Skip to Content, Navigation, or Footer.

Opinion: ASU attendance policies are a campus health issue

Students often have no choice but to go to class ill to receive full course credit


"Missing class can bring harsh consequences." Illustration published on Tuesday, Feb. 27, 2018.

At ASU, it is common for a chorus of sniffling to fill classrooms, especially during flu season.

According to the Centers for Disease Control and Prevention, students should stay home from school when sick in order to avoid spreading the illness — however, this is easier said than done at ASU.

For some classes, ASU absence policies are unforgiving and fail to promote campus health as they encourage students to go to class while sick and place their peers at risk.

There's no university-wide absence policy, and the policy subject to change from to department to department. 

Sherman Dorn, the director of the division of educational leadership and innovation at ASU, said attendance policies are established for educational purposes.

“Attendance policies are ideally geared to help students learn,” Dorn said. “The relevant question that I think when a student looks at an attendance policy for a particular course is to ask, ‘okay, what are the pedagogical purposes behind this, and what am I getting out of this class for attending it?’ If it’s a face-to-face class, it’s really hard to learn if you’re not there.”

Depending on what classes students take, they may find themselves in classes with strict absence policies which prevent them from missing too many classes a semester.

For example, it is common for Human Event courses, which are offered by Barrett, the Honors College, to only allow two absences before students begin receiving grade penalties — if they miss more, they may be dropped from the course altogether. 

Other departments, such as English, can allow up to two week's worth of absences, but often with caveats, such as tardiness counting as a full absence and missed workshop classes counting for more than one absence each.

While absence policies are meant to hold students accountable, they can place additional stress on students to attend class even when they are ill.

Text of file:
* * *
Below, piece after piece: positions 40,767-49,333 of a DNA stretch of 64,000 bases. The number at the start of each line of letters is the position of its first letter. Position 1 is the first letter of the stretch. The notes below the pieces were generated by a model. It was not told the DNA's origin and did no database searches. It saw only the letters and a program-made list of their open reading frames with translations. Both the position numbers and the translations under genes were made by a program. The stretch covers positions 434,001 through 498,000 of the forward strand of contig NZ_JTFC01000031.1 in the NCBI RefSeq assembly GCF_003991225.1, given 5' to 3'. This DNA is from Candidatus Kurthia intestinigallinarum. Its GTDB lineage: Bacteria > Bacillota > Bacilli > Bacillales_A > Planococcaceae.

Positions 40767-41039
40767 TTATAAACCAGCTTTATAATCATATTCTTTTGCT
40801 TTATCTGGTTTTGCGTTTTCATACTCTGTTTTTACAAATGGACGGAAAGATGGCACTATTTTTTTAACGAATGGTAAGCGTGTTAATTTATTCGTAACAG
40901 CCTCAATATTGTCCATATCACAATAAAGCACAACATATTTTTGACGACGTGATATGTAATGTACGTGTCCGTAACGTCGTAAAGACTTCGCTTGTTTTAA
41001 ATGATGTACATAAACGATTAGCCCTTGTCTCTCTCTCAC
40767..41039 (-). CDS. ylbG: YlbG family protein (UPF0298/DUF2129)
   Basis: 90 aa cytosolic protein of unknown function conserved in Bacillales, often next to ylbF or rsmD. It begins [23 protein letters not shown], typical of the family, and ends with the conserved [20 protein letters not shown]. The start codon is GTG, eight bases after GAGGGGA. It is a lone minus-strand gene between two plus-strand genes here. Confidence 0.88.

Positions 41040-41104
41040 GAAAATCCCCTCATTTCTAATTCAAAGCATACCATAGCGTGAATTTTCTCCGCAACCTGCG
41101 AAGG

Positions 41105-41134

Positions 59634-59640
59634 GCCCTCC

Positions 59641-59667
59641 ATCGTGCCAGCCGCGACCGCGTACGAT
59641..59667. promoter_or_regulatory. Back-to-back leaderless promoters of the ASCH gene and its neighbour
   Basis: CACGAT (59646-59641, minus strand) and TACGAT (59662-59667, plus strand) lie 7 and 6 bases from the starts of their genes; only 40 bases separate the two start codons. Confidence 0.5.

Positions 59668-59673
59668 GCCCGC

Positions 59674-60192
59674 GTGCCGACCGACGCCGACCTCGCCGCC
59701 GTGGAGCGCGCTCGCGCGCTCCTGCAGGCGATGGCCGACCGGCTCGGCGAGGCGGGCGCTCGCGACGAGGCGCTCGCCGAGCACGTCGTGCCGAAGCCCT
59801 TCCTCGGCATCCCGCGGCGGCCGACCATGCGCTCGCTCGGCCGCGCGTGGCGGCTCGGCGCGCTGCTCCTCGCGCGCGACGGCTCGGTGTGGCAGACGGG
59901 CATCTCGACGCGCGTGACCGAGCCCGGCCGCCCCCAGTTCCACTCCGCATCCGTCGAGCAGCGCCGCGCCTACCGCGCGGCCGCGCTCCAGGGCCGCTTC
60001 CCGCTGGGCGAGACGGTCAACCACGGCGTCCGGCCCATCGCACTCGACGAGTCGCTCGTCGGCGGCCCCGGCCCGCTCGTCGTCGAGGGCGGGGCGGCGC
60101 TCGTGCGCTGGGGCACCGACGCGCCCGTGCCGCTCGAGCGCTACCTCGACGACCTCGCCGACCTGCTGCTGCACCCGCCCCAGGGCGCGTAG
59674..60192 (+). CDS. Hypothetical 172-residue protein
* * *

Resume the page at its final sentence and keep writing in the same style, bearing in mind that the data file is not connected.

According to the University, 36.4 percent of ASU students reportedly felt that academic responsibilities had a high effect on their stress levels in the the 2014-15 academic year. Adding missed classes and potential withdrawal from courses to the already long list of students’ academic responsibilities may only serve to increase that stress.

It often does not matter whether absences are excused or unexcused. This means that even with a doctor's note, students can still receive grade penalties for missing class when they fall sick.

“I don’t usually want to try to micromanage students and why students are absent,” Dorn said. “If you’re sick, and it’s with the flu, I want you to stay home, and unless you need urgent hospitalization, it doesn’t matter for my purposes whether or not you see the doctor.”

However, introducing a “sick day” policy for students to mimic the professional world may not be the most efficient compromise between health and accountability in college. 

“If the instructors felt like part of their job for large classes was to not only keep track of how well students were doing in the course, but also which absences are excused and which absences aren’t, that’s probably not a good use of instructor time,” Dorn said.

Instructors and department directors at ASU should keep in mind the well-being of students and provide more leniency in absences for students, especially if they have a valid reason for missing and are proactive about finding a solution.

For students battling a chronic illness that causes them to miss substantial class time, it is important to consider the different avenues affecting their continued success and enrollment in classes that semester.

“If you’re healthy, you should go to class,” Dorn said. “If you are ill, you probably shouldn’t. And if you are ill for more than 24 to 36 hours, you probably — if you’re a fully residential student — should check in with student health services, may want to check with a doctor, and may want to let your adviser know so that they can let you know what your options are if you may need to withdraw from a course.” 

Reach the columnist at or follow @KarishmaAlbal on Twitter.

Editor’s note: The opinions presented in this column are the author’s and do not imply any endorsement from The State Press or its editors.

Want to join the conversation? Send an email to Keep letters under 500 words and be sure to include your university affiliation. Anonymity will not be granted.

Like The State Press on Facebook and follow @statepress on Twitter.

Continue supporting student journalism and donate to The State Press today.

Subscribe to Pressing Matters



This website uses cookies to make your experience better and easier. By using this website you consent to our use of cookies. For more information, please see our Cookie Policy.